The first trees to be considered are the fruit trees which in time develop lateral branches with plenty of cracks in which insects can hide. What I am saying is heresy to the keen fruit gardener who all too often tends to shoot birds in fruit trees. But at least two scientists have recently shown that tits, and Blue Tits in particular, eat large numbers of Codling Moth Cydia pomonella caterpillars and as apples are damaged more by Codling Moths than by birds I have erected nest boxes for them on my apple trees. Pears as well as other fruit trees can also use the help that birds will give them by eating insects. However, they will not control insects – no predator controls the number of its prey – it may, however, help to dampen the numbers down a little.
Hawthorn Cragaegus monogyna is a most valuable shrub to have in the garden. It can be allowed to grow to its full height as a shrub providing a mass of beautiful colour in spring and luscious berries for the Blackbird and Song Thrush, as well as the Redwing and Fieldfare during the autumn. It can also be layered into a hedge where, if it is trimmed once or twice a year (not too early in the year), it will provide thick cover for quite a range of birds such as Blackbirds, Robins, Dunnocks, Wrens, Linnets, Greenfinches, Chaffinches and Whitethroats. If it is allowed to grow more than 2 metres high it can also attract the Lesser Whitethroat – in the south-east part of the country, at least. It is also important to allow it a good thick bottom growth.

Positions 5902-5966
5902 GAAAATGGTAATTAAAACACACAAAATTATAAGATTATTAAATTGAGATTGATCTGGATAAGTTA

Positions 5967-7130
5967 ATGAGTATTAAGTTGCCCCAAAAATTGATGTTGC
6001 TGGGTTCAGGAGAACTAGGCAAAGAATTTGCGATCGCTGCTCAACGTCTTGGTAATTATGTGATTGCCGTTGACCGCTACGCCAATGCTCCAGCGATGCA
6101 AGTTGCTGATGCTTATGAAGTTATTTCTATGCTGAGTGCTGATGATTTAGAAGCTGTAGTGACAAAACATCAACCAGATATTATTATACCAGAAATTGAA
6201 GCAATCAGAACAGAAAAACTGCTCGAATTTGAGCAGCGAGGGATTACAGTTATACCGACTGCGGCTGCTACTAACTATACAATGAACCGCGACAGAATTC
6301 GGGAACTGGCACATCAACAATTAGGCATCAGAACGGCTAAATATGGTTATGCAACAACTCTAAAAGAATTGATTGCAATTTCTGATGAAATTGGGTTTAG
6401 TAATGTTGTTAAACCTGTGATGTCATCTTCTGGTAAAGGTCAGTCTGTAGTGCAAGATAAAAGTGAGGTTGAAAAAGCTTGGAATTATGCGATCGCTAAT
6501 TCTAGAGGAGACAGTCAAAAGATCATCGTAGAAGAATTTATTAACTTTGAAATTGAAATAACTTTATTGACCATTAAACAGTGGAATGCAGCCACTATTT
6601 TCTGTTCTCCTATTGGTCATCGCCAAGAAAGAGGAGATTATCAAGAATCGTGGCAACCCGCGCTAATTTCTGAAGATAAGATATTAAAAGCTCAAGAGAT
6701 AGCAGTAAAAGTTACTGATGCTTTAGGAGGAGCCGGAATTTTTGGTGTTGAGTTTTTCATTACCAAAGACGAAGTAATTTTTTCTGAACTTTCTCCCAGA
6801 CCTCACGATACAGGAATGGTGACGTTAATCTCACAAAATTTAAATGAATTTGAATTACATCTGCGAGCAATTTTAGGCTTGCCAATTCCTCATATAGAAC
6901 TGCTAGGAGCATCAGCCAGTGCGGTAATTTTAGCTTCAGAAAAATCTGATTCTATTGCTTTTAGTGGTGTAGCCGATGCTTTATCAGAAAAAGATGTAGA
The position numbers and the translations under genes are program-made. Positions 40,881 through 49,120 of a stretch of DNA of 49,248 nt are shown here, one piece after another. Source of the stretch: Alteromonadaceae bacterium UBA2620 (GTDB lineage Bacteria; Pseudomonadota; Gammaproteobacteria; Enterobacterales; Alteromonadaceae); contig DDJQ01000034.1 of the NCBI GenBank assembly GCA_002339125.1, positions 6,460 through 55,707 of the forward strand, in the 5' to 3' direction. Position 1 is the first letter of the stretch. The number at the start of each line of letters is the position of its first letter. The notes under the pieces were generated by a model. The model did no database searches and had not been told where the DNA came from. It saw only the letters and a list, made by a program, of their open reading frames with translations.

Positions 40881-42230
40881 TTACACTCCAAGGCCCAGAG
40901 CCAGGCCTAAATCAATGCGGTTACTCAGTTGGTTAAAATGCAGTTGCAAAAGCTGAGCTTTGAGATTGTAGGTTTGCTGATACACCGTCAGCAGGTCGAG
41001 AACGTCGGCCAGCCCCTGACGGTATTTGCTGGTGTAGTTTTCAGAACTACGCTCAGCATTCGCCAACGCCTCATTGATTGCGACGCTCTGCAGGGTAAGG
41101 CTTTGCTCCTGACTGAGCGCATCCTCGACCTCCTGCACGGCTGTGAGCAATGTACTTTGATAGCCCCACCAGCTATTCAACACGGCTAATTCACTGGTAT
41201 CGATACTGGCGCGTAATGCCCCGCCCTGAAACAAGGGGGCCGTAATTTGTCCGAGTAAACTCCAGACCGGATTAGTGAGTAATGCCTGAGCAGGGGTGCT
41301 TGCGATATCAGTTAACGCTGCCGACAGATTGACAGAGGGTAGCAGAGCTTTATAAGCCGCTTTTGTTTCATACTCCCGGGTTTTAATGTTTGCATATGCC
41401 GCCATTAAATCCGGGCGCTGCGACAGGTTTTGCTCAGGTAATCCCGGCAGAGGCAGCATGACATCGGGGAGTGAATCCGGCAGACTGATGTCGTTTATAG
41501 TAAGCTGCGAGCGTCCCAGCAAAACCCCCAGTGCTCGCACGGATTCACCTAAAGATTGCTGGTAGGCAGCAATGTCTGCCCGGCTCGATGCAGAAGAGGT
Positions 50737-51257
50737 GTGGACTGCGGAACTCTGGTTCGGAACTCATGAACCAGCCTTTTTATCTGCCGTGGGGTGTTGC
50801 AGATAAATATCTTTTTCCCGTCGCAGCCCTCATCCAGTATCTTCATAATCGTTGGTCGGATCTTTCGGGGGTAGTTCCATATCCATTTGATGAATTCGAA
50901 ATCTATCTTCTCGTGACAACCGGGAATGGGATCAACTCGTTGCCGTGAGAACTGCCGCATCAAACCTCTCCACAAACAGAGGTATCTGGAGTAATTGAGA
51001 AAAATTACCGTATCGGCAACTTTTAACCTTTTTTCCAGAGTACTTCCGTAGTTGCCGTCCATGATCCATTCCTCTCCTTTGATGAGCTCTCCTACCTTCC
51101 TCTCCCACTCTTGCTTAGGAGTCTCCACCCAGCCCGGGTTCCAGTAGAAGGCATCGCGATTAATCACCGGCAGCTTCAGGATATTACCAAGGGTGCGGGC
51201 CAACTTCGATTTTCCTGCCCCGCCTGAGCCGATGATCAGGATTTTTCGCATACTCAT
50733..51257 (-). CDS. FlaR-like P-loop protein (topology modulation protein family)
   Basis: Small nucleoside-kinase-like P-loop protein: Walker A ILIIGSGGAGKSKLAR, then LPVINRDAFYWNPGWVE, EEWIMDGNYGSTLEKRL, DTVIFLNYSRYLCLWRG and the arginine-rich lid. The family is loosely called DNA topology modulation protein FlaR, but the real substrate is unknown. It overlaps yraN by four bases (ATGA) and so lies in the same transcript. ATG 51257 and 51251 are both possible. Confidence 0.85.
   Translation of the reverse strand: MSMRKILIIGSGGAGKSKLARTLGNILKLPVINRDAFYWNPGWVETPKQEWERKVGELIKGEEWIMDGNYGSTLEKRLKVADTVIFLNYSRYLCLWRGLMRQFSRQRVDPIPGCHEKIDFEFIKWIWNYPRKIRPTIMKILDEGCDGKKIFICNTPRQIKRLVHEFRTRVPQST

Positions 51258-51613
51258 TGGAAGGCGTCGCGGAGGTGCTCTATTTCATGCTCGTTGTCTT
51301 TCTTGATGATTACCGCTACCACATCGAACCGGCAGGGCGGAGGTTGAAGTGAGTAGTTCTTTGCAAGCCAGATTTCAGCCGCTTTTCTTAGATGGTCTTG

Another useful natural shrub is the Elder Alnus glutinosa with its beautiful cymes of white flowers which, if you do not pick them to make Elder-flower wine or Elder-flower pancakes, will turn into sweet tasting berries which are much favoured by both birds and winemakers. Also when large, the Elder branches and twigs become a hunting ground for warblers and are also suitable as nesting sites for such as the Goldfinch.
Ivy Hedera helix tends to have a gloomy reputation, perhaps because it is rather dark and is often found on ruins. Nevertheless it does provide a nesting site for many species and the Song Thrush and Blackbird eat its berries quite voraciously in late March and April, perhaps because there is little else to eat at that time of the year. Sometimes it is alleged that if ivy grows too densely it will strangle the tree, and just as frequently the point is disputed. However, if it is allowed to completely cover the bole of the tree it will eliminate a feeding ground for woodpeckers, Treecreepers and Nuthatches.
Brambles Rubus fruticosus in some senses are an awful pest but they do produce nest sites and Blackbirds and other thrushes do eat their berries. It always seems surprizing to me that more are not eaten by these birds. Rowan Sorbus aucuparia is another shrub, more properly found in the mountainous districts of the north or higher ground, which bears colourful berries eaten by birds. The Sea Buckthorn Hippophae rhamnoides is found on the sandy shores of the east coast and masses of migrants feed on it as soon as they make a landfall on their autumn migration. One native tree under-rated for its berry is the Whitebeam Sorbus aria. It is an attractive tree with white flowers and red berries which seem to be voraciously eaten by birds.